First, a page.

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Haule v. Consumers' Park Brewing Co.

Supreme Court of New York, Appellate Division

May 31, 1912

GUSTAV A. HAULE, Respondent,
v.
CONSUMERS' PARK BREWING COMPANY, Appellant.

Page 583

APPEAL by the defendant, the Consumers' Park Brewing Company, from a judgment of the Supreme Court in favor of the plaintiff, entered in the office of the clerk of the county of New York on the 2d day of February, 1911, upon the verdict of a jury, and also from an order entered in said clerk's office on the same day, denying the defendant's motion for a new trial made upon the minutes.

COUNSEL

Arthur J. Westermayr, for the appellant.

Béla Darwin Eisler of counsel [Samuel Campbell, attorney], for the respondent.

INGRAHAM, P. J.:

The defendant, originally organized as a West Virginia corporation, received from the plaintiff a sum of money upon an agreement by the West Virginia corporation to issue to him bonds of the corporation and the corporation transferred to the plaintiff certain shares of its stock to be held as security for the delivery of the bonds when the corporation acquired them and was able to deliver them. In the absence of proof that such a contract was prohibited by the laws of the State of West Virginia under which the corporation was organized I assume that it was valid and could have been enforced as against the corporation. The defendant, however, is a corporation organized on September 26, 1904, under the laws of the State of New York as a stock corporation. Its stock was issued in pursuance of the laws of this State.

The complaint alleges that the stock held by the plaintiff in the West Virginia corporation was transferred to the defendant, the New York corporation, 'which issued a like amount of its capital stock, share and share alike, for the stock of The Consumers Park Brewing Company of Brooklyn, N.Y. , surrendered as aforesaid; * * * that the said fifty shares of the capital stock of defendant corporation are still held by plaintiff in place of the fifty shares surrendered as aforesaid; ' and 'that the above defendant on or about the date of its organization did take over the assets, and did assume the liabilities of the said The Consumers Park Brewing Company of Brooklyn, N.Y. ' (the West Virginia corporation). These allegations are admitted by the answer. The plaintiff now seeks to enforce as

Page 584

against this New York corporation the contract which he had made with the West Virginia corporation to either deliver the bonds of the West Virginia corporation to the plaintiff or pay back to it the money that plaintiff paid when the stock of the West Virginia corporation was issued to him.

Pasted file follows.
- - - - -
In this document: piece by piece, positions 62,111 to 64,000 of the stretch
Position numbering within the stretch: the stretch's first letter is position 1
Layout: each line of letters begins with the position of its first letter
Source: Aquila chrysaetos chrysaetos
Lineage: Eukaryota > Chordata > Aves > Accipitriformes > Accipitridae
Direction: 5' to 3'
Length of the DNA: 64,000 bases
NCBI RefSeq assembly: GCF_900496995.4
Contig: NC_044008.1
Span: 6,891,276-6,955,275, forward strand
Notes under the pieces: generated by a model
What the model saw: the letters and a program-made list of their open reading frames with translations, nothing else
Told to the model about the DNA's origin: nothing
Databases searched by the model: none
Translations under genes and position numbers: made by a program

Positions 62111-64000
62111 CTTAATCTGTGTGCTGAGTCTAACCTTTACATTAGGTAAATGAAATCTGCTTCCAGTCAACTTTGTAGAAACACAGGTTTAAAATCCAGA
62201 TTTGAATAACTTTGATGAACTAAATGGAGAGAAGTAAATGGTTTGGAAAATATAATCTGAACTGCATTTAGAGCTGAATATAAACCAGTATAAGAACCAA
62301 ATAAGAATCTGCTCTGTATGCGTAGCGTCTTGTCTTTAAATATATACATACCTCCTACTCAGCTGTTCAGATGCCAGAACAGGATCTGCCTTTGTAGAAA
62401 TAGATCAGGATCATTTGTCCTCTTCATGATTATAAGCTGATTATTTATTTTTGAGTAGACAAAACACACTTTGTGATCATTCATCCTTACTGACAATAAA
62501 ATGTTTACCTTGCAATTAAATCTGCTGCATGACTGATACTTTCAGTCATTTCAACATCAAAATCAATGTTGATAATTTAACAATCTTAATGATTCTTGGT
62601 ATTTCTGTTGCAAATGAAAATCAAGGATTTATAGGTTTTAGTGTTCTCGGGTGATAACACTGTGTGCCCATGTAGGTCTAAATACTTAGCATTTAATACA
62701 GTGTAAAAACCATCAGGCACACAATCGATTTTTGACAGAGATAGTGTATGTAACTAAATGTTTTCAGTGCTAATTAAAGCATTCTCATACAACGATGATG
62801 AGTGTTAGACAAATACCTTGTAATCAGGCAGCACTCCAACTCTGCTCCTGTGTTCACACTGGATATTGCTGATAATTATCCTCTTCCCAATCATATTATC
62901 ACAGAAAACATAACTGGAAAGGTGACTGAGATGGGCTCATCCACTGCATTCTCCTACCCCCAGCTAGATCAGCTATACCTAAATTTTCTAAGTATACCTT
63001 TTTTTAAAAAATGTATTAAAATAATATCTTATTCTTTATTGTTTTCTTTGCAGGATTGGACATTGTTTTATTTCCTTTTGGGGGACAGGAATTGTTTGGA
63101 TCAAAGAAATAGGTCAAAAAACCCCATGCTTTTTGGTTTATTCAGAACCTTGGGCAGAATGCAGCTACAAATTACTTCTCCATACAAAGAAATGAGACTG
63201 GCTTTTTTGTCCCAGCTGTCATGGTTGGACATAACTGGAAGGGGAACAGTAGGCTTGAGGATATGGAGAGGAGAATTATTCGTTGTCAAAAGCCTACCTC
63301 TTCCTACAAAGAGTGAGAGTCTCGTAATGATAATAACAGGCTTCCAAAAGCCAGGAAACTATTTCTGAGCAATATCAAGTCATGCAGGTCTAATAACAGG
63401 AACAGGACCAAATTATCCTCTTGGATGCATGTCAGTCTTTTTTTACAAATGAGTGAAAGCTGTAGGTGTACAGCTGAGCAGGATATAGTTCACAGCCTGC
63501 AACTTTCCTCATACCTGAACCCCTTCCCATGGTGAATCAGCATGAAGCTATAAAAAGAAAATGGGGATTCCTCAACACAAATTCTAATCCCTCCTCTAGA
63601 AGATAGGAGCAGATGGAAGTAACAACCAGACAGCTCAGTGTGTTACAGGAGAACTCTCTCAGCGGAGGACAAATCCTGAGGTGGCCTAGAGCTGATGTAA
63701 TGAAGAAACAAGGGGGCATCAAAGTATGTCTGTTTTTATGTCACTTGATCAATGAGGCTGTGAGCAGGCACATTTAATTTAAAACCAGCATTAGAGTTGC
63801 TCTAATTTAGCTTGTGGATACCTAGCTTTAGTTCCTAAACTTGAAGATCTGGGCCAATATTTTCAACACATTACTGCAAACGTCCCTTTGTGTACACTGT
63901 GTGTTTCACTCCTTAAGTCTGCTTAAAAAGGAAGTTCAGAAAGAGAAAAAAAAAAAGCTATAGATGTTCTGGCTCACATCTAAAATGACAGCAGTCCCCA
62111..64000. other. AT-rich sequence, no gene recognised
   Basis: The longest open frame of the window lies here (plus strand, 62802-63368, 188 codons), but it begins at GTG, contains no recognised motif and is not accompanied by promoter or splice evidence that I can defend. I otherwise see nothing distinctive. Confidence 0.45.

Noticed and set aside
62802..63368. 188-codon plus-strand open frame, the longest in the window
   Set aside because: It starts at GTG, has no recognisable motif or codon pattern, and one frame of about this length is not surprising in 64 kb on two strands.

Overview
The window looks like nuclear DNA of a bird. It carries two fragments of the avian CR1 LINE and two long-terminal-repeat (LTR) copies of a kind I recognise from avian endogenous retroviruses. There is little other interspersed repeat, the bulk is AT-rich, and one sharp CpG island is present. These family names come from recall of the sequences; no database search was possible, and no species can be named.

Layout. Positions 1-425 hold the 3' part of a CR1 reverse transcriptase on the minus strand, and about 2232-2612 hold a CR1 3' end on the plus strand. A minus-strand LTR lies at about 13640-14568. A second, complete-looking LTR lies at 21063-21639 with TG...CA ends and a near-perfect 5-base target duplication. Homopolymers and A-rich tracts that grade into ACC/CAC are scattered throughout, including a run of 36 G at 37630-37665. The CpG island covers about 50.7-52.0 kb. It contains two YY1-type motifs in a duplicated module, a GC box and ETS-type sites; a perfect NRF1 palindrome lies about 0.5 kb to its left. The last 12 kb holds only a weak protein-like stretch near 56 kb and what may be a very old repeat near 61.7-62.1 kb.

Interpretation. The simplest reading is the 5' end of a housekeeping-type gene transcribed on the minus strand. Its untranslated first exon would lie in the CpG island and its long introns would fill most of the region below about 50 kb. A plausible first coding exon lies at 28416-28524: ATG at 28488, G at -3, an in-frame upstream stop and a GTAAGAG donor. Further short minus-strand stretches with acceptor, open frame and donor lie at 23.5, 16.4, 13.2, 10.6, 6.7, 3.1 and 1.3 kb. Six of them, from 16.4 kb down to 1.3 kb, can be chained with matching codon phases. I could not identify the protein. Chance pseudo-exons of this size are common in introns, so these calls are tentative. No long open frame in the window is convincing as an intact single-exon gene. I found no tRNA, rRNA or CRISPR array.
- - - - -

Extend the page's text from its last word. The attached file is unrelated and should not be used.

The defendant was organized under the laws of the State of New York, and its powers and contracts are to be determined by its laws. The issue of stock of a domestic corporation is regulated by article 3 of the former Stock Corporation Law (Gen. Laws, chap. 36 [Laws of 1890, chap. 564; Laws of 1892, chap. 688], as amd.), now re-enacted as part of article 4 of the present Stock Corporation Law (Consol. Laws, chap. 59; Laws of 1909, chap. 61). Section 53 of the present act (section 41 of the former act) provides that if the whole of the capital stock shall not have been subscribed at the time of filing the certificate of incorporation the directors may open books of subscription to fill up the capital stock, and at the time of subscribing every subscriber whose subscription is payable in money shall pay to the directors ten per centum upon the amount subscribed by him in cash. Section 55 (section 42 of the former act as amd. by Laws of 1901, chap. 354) provides that no corporation shall issue either stock or bonds except for money, labor done or property actually received for the use and lawful purposes of such corporation; and that any corporation may purchase any property authorized by its certificate of incorporation or necessary for the use and lawful purposes of such corporation and may issue stock to the amount of the value thereof in payment therefor, and the stock so issued shall be full-paid stock and not liable to any further call, and neither shall the holder thereof be liable for any further payment under any of the provisions of this chapter. Neither the defendant nor its directors or stockholders had power to issue stock of the defendant corporation except in accordance with these sections. Assuming that the defendant under section 55 (former section 42) of the Stock Corporation Law had power to issue its stock for the purchase of stock of the West Virginia corporation, when its stock was thus issued it became full-paid-up stock; but as I read these provisions of the statute it had no power to issue its stock to the plaintiff except for actual cash or for the